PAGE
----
Posted in Friendship

A Picture is Worth a Thousand Words

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There’s something about taking pictures.  It connects you with the human race…  It gives you a mind’s eye view of the world… Shows the window to the soul…Tells a story…Frees the imagination…Captures the truth.

It is a universal language.  Everyone loves to see themselves in photographs and to see photos of people and things that they love.  When I am behind my camera, I see the greater good, the brightest color, the person behind the eyes, and the wonder of all God’s creatures.  There is nothing that rivals that feeling.

Wherever I go, when I take my camera, I am transported to another dimension!  Strangers are drawn to me and want me to take their picture, or ask me to use their camera to take their picture.  Once on a trip to Mardi Gras’, I began taking pictures during a street dance.  Soon, couples I didn’t know and would never see again,  danced by and posed, wanting me to capture their revelry.  I must have taken 300 pictures in a two-hour span.   Photography breaks down barriers and builds relationships.

When I was 10 years old, my dad let me take a camera to Girl Scout camp.  It was a Brownie.  Brownie Cameras were boxed shaped and you looked down through the top to find your subject.  The film had to be threaded through the inside maze until it clicked into place.  I thought it was fabulous.kodak-860732__340

 Through the years I have had the Brownie, Polaroid, Instamatic, Digital and of course disposable!  After I retired, I purchased a Nikon 3100 and began my true love affair with photography.  I have, of course, chronicled our family’s growth, events, and trips,  but I have also been fortunate enough to capture some glorious sights.. and here are just a few.

197Outside of Denver at Buffalo Bill’s Grave!017Kerrville, Texas

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My beloved Maine!086Peek-a-boo Kitty

071San Antonio Zoo

029Cuerro, Texas

Sunset was taken courtesy of God and Galveston!

 

Posted in Travel

Come Home to Maine

Come Home to Maine

 

Come Home to Maine:    

My fascination with Maine began some twenty years ago.  The beauty, grandeur, and peace among the rustic, sometimes unsettling landscape, intrigues me and draws me there like a long, lost love.  It beckons me to breathe its scent and feel its sturdy ground beneath my feet.  Maine lures me in with the promise of filling my soul and never disappoints….never.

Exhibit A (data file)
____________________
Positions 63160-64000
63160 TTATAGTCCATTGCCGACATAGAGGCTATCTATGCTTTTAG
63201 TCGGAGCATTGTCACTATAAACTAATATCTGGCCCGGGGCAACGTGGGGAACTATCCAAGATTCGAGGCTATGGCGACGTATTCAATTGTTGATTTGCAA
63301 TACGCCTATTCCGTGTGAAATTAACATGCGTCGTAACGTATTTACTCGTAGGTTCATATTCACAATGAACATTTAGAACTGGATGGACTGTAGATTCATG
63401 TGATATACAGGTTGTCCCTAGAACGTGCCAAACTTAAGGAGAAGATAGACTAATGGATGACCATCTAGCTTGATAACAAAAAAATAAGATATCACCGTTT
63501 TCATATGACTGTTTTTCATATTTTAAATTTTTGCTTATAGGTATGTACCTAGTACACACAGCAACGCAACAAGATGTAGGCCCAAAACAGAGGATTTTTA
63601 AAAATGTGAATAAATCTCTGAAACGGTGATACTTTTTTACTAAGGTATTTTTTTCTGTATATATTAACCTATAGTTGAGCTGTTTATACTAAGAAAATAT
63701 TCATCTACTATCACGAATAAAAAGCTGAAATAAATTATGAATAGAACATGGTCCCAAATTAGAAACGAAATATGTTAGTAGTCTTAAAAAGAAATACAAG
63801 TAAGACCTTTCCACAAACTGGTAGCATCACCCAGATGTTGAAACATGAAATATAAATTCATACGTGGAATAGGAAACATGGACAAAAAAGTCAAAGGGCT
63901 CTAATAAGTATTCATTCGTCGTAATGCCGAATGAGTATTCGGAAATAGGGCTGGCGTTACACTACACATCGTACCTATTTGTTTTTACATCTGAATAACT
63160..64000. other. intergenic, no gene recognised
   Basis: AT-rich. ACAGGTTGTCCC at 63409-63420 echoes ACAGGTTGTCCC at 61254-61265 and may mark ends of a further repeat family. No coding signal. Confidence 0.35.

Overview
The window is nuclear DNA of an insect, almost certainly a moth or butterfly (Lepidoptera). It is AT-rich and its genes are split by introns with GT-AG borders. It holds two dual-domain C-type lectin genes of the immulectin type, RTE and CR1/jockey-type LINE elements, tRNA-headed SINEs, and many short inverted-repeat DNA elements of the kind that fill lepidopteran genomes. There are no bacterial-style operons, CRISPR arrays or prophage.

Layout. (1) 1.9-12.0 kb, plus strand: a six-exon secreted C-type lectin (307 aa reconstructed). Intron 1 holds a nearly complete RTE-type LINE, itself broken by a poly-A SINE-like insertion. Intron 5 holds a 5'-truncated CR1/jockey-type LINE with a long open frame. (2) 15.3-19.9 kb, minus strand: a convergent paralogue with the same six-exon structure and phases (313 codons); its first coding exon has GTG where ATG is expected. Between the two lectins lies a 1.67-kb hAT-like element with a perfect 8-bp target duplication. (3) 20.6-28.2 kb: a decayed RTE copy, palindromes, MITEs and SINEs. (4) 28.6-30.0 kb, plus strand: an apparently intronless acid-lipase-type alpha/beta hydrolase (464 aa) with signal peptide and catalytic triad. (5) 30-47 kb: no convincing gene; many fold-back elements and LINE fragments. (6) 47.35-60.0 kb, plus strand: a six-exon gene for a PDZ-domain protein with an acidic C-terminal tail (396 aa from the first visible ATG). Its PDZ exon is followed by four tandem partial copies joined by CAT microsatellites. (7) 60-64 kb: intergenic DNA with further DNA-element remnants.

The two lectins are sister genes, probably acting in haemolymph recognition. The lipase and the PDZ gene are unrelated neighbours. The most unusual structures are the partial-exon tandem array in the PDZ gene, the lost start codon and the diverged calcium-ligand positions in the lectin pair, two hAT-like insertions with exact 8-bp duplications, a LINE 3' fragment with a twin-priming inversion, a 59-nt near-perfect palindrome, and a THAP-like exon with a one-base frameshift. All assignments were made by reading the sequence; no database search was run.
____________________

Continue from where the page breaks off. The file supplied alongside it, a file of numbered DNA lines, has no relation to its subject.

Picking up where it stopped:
Even as I write, we are traveling toward Maine.  We’ve driven from Virginia through Pennsylvania, New York, Connecticut, and Massachusetts.  The snow is still piled along the highway and dots the countryside in patches.  It’s cold and dank, as some would say.

We finally arrive in Prospect Harbor Maine.  The tiny village has a filling station/grocery where we make one last stop before our new home for a few days.  There are houses along this long road, some boarded up from their long winter’s nap and others have a light on and smoke curling from the chimney.

Our home for the next five days is the Prospect Harbor Lighthouse.  It is located on a naval base and we are met at the razor wire gate by a guard, who after checking ID’s, waves us in.   We are staying in the old lightkeeper’s house just a few feet away from the lighthouse itself.  The house is more than we could have hoped for; quaint, well appointed, warm and inviting.  Thanks to the naval base, it has been well maintained through the years and treated with love and respect.

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The light from the lighthouse cycles on every 10 seconds or so.  Last night, standing out in the frigid wind, we watched as the light cast its spell onto the water and into the dark unknown ocean.  The light both welcomes you and warns you of the rocky shore.  The Maine coastline is littered with dark rocks and seaweed.  The waves crash into the rocky shore like a rhythmic beat orchestrated by the pull of the moon.  The gulls and herring are searching for food and fly low dipping in for fish or excavating clams for a delicious bite.  They appear always hungry and needy and searching….constantly searching for that next meal.

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It is snowing again and the flakes are large and pillowy, floating down and dancing criss-cross through the sky.  The air smells fresh and as we step outside, we are in nature’s own walk-in freezer.  Each branch, rock, roof top and road is sprinkled with a layer of crystals and ice.DSC_0135

 

Every time I go for a walk down a silent trail or stop to admire the occasional sea village, I am in awe of the simplistic beauty.  The lobster boats and the people working the traps, both mirror a weathered look.  Their outer shells creased and colored by the sun and sea.  Their strong, classic lines forever changed by the wind.  It is a harsh life they have chosen.  At nature’s mercy, they strive each day to complete their tasks and feed their tables.

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What more can I say about my Maine?  It is my heart-home.  My descriptions only begin to touch the surface, but it’s what my soul feels when I am here, that tells the true story.  Every glorious creation is here.  Everything clean, fresh, mild, harsh, bright and dark….so lovely, yet so lonely….restless yet tranquil.
Perhaps you will see for yourself.  That is my solemn wish for you….take a chance, pack a bag and come home to Maine.

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